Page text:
A few months ago the three leading sources of information about charities issued a joint letter to “Donors of America” titled “The Overhead Myth.”
“We ask you to pay attention to other factors of nonprofit performance: transparency, governance, leadership, and results,” stated the CEOs of BBB Wise Giving Alliance (overheadmyth.give.org), Guidestar (overheadmyth.guidestar.org) and Charity Navigator (charitynavigator.org/thebestandworstwaytopickacharity).
The letter cites numerous studies that indicate not only that overhead is a poor measure of a charity’s performance, but that “underinvesting in overhead creates a range of negative outcomes which undermine quality and sustainability.” Noting that overhead costs include important investments charities make to improve their work: training, planning, evaluation, and internal systems as well as fund raising, the letter references what the Stanford Social Innovation Review has called, The Nonprofit Starvation Cycle.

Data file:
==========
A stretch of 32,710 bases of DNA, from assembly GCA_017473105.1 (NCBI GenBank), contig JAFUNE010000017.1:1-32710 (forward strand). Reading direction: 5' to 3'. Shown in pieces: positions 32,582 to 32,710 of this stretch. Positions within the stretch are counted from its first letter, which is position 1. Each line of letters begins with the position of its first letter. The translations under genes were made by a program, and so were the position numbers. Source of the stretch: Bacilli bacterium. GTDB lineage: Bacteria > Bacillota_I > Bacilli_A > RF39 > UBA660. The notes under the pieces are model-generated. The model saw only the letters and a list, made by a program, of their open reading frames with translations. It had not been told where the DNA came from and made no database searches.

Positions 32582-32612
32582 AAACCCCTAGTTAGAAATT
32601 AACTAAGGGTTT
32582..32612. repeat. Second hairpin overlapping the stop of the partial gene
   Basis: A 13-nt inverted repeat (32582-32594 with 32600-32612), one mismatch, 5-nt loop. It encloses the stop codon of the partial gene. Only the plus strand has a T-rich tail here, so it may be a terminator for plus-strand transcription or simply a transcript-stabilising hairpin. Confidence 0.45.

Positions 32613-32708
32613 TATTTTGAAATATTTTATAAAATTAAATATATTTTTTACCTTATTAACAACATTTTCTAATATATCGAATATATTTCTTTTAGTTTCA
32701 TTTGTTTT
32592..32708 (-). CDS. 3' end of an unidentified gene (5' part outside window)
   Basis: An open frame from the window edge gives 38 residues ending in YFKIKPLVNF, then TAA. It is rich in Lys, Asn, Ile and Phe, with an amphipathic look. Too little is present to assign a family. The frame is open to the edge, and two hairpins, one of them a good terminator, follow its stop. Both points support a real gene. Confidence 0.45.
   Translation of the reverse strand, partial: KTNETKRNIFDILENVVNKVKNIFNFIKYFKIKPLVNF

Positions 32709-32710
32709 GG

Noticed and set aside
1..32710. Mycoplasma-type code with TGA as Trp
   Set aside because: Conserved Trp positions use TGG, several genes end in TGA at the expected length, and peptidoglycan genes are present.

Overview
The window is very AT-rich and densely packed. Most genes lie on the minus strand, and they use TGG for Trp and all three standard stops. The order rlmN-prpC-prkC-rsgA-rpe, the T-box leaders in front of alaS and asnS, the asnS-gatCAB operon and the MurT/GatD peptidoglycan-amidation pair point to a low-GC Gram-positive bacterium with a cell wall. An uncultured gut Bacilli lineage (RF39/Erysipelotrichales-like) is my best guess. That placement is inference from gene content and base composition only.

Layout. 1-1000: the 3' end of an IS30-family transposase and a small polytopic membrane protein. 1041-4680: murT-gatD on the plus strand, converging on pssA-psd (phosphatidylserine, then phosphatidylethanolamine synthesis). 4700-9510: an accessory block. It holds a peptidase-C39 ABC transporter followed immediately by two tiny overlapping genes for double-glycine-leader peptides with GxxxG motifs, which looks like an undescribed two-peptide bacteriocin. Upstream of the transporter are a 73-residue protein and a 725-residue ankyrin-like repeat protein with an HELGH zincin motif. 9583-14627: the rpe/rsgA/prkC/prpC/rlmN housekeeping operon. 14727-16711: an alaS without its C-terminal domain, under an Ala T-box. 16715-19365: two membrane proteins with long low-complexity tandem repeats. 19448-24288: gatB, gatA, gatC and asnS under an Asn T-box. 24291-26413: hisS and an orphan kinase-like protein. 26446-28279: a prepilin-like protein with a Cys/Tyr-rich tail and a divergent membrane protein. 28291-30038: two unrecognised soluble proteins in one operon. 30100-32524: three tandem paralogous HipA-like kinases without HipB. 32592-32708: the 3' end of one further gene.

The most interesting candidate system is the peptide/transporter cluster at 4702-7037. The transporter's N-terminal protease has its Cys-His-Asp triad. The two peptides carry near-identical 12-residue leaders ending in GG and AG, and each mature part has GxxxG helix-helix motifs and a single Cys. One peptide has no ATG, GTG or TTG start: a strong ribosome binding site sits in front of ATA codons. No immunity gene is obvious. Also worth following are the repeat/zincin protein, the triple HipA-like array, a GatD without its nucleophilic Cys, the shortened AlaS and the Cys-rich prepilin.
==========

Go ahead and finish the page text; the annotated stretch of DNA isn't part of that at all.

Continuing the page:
One of the most dynamic spokespeople for the nonprofit sector, Dan Pollatta, author of Uncharitable, spoke to United Way professionals in May at the Staff Leaders Conference. A shortened version of his message is available on youtube as a TED talk (http://youtu.be/bfAzi6D5FpM).
The most compelling piece of Pollatta’s message, to me, is framed by his question, “Does the nonprofit sector have a serious role in changing the world?” His answer: business will leave behind the most disadvantaged and unlucky, and will not develop those markets for which there is no monetary measure. “The disabled need laughter, compassion and love in their lives. Where is the market for that? Philanthropy is the market for love.”
Yet, in the past 40 years in the US, poverty has remained at 12 percent of the population and nonprofits have remained at two percent of gross domestic product, with just 20 percent of nonprofit resources focused on health and human services. How can a sector without the tools to grow possibly gain the scale necessary to create real change?